Give examples of imagery in the poem "Digging" by Seamus Heaney.

Expert Answers

An illustration of the letter 'A' in a speech bubbles

In Seamus Heaney's poem "Digging," the speaker describes his ancestors' digging using imagery and considers his own writing as his form of "digging."

The speaker begins by referencing a more figurative form of digging, as his "squat pen rests" between his fingers, "snug as a gun." This short stanza includes some imagery, as we can picture the speaker holding his pen. The simile "snug as a gun" also conveys how tightly he is holding the pen and how it seems to fit there.

Most of the imagery, however, is in the stanzas of the poem where the speaker describes his father and grandfather literally digging. Stanzas three and four are heavy on imagery:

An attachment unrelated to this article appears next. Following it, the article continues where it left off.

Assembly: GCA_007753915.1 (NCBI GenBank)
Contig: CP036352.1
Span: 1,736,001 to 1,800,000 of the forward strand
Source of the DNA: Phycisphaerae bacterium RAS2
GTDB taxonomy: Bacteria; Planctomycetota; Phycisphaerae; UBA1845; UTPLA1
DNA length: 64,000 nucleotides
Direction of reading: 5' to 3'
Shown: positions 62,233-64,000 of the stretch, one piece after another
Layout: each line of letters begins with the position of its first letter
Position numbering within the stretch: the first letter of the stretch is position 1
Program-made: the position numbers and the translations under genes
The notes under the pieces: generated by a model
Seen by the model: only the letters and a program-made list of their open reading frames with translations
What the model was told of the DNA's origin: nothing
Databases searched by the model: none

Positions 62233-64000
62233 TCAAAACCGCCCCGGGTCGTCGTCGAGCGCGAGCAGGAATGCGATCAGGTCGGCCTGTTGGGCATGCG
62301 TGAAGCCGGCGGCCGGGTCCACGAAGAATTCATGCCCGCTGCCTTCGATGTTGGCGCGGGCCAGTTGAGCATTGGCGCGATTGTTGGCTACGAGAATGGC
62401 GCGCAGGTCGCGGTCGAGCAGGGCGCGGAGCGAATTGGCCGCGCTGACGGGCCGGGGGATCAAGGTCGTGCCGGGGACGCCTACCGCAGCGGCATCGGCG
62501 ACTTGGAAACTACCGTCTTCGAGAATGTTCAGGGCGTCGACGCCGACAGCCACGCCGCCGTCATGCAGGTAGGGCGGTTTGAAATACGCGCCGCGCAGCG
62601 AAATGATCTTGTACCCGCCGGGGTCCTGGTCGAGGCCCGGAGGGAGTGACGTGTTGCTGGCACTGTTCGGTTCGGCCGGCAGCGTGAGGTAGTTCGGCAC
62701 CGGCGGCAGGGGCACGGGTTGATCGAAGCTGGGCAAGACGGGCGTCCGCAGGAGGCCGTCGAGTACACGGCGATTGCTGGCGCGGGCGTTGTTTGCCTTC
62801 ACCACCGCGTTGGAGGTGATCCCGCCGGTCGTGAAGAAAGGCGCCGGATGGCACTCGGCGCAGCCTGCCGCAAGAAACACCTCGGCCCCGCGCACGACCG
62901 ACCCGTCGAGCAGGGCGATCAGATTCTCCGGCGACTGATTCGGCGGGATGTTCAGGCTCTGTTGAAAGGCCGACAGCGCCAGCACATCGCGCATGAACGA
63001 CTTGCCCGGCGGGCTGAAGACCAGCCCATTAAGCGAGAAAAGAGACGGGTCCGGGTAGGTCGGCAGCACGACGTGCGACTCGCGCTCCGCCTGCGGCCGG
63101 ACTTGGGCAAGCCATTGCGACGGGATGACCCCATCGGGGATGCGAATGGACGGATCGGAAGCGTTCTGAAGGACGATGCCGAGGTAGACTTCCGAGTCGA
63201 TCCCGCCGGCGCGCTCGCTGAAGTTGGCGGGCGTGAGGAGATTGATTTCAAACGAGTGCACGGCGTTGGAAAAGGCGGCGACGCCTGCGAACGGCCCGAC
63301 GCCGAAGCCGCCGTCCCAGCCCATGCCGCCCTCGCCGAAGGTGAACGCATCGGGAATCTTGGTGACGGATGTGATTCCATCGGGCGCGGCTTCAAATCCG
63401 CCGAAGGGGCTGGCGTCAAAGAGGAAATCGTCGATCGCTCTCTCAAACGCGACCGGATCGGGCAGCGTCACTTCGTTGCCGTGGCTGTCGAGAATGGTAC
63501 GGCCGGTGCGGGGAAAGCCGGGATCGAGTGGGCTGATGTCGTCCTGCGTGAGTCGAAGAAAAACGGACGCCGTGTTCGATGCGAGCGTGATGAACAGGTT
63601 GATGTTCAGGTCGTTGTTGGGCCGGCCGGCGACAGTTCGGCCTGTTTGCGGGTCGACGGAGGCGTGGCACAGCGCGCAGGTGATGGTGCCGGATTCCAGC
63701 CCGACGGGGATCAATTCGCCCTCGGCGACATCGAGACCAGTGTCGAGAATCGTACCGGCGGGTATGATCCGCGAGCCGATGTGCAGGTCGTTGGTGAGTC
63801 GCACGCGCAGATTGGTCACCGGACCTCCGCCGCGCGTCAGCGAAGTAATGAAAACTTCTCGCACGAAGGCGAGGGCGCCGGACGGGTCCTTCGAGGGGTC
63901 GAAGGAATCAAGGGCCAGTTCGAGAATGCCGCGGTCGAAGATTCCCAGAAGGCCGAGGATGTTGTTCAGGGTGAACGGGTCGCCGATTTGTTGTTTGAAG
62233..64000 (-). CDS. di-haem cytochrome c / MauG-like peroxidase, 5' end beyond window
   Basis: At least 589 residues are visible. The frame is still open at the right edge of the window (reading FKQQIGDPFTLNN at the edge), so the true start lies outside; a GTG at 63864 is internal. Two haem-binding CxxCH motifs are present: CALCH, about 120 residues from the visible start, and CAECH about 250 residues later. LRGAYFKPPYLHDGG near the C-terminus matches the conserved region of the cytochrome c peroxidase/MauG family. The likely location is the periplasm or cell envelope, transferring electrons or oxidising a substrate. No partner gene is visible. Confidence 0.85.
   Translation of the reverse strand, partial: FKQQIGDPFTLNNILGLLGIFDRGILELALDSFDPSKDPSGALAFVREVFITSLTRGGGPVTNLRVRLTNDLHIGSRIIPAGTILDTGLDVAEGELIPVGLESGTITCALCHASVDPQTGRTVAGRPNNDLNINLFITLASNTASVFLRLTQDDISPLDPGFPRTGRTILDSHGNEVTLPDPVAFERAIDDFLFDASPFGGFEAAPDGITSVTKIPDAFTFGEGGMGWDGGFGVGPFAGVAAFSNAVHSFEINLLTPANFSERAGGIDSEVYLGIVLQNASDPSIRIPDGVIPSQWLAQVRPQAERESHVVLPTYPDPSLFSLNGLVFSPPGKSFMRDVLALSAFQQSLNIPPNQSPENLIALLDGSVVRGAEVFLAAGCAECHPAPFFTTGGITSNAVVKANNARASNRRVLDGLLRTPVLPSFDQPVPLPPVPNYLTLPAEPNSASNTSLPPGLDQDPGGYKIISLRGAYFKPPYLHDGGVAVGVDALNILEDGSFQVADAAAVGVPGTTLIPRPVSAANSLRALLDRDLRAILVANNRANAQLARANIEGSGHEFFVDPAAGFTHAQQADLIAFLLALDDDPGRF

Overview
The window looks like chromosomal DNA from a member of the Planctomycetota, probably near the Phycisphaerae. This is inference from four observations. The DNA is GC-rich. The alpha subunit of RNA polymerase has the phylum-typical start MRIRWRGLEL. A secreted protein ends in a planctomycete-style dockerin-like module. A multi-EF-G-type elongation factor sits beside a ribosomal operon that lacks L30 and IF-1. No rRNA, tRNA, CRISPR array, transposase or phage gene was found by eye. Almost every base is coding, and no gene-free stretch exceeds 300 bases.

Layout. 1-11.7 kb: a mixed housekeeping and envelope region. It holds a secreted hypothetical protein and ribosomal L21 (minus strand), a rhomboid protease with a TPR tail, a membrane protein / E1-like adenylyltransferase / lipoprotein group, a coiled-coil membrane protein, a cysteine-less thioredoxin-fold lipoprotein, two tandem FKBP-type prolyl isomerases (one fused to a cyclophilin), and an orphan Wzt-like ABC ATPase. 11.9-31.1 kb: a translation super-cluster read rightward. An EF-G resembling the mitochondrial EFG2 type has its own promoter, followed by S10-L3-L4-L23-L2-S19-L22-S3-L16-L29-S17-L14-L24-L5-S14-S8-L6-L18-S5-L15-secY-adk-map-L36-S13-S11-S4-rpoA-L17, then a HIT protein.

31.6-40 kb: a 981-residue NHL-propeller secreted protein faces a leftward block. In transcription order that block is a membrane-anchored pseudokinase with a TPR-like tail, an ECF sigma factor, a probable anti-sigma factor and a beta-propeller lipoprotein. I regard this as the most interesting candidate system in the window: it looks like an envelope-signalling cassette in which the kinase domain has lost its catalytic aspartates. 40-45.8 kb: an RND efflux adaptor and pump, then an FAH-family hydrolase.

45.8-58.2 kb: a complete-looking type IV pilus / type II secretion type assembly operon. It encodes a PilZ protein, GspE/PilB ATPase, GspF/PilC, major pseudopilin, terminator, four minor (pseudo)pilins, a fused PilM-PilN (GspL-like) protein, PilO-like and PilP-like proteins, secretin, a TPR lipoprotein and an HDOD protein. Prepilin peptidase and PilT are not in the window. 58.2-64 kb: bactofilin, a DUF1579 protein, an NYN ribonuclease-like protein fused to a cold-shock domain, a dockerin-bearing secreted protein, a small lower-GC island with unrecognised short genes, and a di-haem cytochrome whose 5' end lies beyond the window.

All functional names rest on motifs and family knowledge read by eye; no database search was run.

Till his straining rump among the flowerbeds
Bends low, comes up twenty years away
Stooping in rhythm through potato drills
Where he was digging.
The coarse boot nestled on the lug, the shaft
Against the inside knee was levered firmly.
He rooted out tall tops, buried the bright edge deep
To scatter new potatoes that we picked,
Loving their cool hardness in our...

(The entire section contains 3 answers and 908 words.)

Unlock This Answer Now

Start your 48-hour free trial to unlock this answer and thousands more. Enjoy eNotes ad-free and cancel anytime.

Start your 48-Hour Free Trial
Approved by eNotes Editorial Team

Posted on

An illustration of the letter 'A' in a speech bubbles
Approved by eNotes Editorial Team

Posted on